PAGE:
In Pittsburgh, there is this interesting mix of historical legacy and future potential. It’s one of the oldest metros in the U.S. yet, in many ways, represents the future. There aren’t many places that can say that.”
Josiah’s “quintessential boomerang story” began in the Coverdale neighborhood of Bethel Park, a suburb in the South Hills, just 10 miles outside of the city’s urban core. Though he moved around a lot as a kid, his parents --native Pittsburghers-- always considered the city home and they moved back during Josiah’s sophomore year of high school.
Josiah left Pittsburgh for college, but moved back to the city with the hopes of finding the sense of community he’d searched for while away. What he found was that and more: potential, access, and opportunities for growth and impact unlike other places. “If you want to come to a city and make an impact and grow, you’d be hard-pressed to find a better place than Pittsburgh just based on pure potential.”
Working in the nonprofit sector for the past six years, he takes full advantage of the access the city offers by channeling his passion for connecting with people, communities, and networks. He leads the charge for Pittsburgh’s My Brother’s Keeper Initiative (MBK) – a national initiative focused on identifying ways to narrow opportunity gaps for boys and young men of color and their respective communities and recently stepped back from his position as the web and digital communications manager at the Homewood Children’s Village to focus on MBK and related projects. One such project is running a consulting group that Josiah recently founded called Run2Win, for design, communications and branding support across for-profit and non-profit spaces. He is proud of the opportunity Pittsburgh affords him as a young professional to put down roots, make a mark, and thrive. Josiah is actively engaged on various community boards, is a mentor with the YMCA Y Achievers Program, and sits on the Young Leaders Outreach Team for the local ACLU.
Josiah’s current top priorities are self-care and the work he does. He really enjoys finding and building a sense of community with friends interested in building a better Pittsburgh. Throughout the week, you’ll find him out and about all across the city attending various work and community events. He appreciates the accessibility of the city: “I love that I can get around easily using public transit. I use the Monongahela Incline and MLK Jr East Busway just about every day, but I also walk, take advantage of Healthy Ride and grab the occasional Uber or Lyft.”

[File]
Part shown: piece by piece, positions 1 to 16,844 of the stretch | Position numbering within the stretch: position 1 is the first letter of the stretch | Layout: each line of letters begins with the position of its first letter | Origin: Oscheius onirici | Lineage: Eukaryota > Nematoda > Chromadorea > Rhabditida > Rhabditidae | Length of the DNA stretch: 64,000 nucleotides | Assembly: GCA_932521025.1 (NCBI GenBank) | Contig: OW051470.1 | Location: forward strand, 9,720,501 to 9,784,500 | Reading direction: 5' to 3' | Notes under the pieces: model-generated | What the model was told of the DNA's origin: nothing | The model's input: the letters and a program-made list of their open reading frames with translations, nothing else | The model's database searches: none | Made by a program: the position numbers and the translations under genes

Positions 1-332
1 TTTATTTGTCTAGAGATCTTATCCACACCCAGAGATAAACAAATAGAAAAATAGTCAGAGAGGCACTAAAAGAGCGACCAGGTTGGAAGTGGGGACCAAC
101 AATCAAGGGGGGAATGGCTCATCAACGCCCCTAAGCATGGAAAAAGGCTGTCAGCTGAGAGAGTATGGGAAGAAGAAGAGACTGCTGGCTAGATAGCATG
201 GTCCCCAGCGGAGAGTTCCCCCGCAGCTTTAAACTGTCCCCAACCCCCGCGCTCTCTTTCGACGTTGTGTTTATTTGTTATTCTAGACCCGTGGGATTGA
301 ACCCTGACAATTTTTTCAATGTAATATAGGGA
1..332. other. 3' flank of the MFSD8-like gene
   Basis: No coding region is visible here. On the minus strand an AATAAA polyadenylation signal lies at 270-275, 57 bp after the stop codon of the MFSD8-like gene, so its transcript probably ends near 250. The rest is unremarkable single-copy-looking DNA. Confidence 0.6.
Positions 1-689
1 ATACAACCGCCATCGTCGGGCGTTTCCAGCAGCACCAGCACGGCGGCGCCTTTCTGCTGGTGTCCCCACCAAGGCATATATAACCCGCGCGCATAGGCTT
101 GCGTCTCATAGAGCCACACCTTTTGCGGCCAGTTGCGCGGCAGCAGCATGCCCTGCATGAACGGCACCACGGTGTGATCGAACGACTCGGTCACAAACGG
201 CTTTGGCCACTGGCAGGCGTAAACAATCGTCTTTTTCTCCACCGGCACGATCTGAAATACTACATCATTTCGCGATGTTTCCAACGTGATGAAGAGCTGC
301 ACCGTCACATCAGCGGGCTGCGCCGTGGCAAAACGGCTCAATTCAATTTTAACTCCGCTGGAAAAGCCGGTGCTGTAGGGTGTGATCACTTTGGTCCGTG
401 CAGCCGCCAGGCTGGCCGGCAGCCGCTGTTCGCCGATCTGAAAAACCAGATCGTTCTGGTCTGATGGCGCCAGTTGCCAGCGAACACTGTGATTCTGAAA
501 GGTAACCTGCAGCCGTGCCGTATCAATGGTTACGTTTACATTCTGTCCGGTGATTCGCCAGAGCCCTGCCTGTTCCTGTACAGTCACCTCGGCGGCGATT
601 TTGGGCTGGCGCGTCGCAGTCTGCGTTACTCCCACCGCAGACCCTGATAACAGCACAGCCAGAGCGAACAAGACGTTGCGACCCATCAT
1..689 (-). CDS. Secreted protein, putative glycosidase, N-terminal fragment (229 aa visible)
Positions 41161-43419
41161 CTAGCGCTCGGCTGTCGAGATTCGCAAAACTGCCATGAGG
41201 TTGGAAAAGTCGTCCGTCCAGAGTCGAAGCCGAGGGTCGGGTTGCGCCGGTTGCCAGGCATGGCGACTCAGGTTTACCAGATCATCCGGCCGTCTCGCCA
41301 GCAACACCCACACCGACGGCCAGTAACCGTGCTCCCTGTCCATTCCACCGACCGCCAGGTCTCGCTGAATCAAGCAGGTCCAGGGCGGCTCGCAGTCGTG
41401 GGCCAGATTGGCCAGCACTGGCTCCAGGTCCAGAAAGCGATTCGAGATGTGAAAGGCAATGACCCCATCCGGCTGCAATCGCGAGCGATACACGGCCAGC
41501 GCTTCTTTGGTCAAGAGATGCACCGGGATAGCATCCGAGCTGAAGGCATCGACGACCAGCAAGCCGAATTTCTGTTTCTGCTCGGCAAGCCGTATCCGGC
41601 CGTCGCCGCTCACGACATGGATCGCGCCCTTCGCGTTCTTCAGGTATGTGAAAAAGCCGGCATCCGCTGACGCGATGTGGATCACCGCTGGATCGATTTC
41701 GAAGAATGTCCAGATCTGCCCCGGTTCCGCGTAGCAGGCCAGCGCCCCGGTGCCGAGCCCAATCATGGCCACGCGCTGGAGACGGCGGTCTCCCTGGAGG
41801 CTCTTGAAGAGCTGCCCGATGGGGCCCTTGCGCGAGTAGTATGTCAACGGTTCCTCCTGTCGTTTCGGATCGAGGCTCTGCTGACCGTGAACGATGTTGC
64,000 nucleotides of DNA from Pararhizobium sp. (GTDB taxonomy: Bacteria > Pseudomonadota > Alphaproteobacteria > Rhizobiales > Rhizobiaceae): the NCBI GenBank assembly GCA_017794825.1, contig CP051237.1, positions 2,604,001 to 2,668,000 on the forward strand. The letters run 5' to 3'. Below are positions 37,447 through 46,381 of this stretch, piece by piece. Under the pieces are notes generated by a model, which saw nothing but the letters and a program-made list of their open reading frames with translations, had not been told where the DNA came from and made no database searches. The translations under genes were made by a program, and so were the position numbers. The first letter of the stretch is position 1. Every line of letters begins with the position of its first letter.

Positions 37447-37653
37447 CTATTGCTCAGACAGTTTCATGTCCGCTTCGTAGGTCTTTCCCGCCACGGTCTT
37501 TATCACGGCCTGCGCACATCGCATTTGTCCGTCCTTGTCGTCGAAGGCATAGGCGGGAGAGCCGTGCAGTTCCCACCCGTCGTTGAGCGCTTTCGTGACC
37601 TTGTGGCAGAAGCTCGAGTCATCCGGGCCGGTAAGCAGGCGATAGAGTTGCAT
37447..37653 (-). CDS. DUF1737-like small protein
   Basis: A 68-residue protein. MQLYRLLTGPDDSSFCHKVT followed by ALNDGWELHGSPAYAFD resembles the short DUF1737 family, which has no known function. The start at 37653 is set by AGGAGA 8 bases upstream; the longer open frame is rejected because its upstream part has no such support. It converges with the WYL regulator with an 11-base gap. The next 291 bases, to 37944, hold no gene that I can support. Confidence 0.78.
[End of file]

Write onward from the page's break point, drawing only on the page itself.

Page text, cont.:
As busy as the week can be, Josiah takes Sundays to center himself and spend time with family. He also enjoys basketball and is an enthusiastic participant in Pittsburgh’s ever-changing food scene. He loves to eat at Noodlehead in the East End and Aiello’s Pizza in Squirrel Hill. He also recommends Bigham Tavern for a quick bite and cocktail in his neighborhood of Mount Washington – an area whose adored city views are complimented nicely by its parks and trails.
When he’s not working or eating, Josiah is an eager learner of the storied legacies of culture, music, arts and community he finds in places like Homewood and the Hill District. Though Pittsburgh shares a bold city-wide identity, he often ponders about “the really old bones of the city,” its history and its transformation resonating in and through the unique communities he works in. “Some of the best artists, most successful titans of industry, and greatest philanthropists that ever lived walked these streets. There is no shortage of cultural assets to check out in Pittsburgh and yet there’s a sense today that we can build more culture into our experience for ourselves in real time” He enjoys visiting places like the Kelly Strayhorn Theater in Pittsburgh’s thriving East Liberty neighborhood, catching a play or modern dance performance at the August Wilson Center in downtown Pittsburgh, or stopping by the Mexican War Streets on the Northside to explore the city’s arts and culture hidden treasures.
“Pittsburgh’s a rather intimate place. If you want to get involved, you can, and you may find ways to make an impact quicker than you may think. Pittsburgh is still in many ways a frontier town and so a pioneering spirit will always be rewarded here.”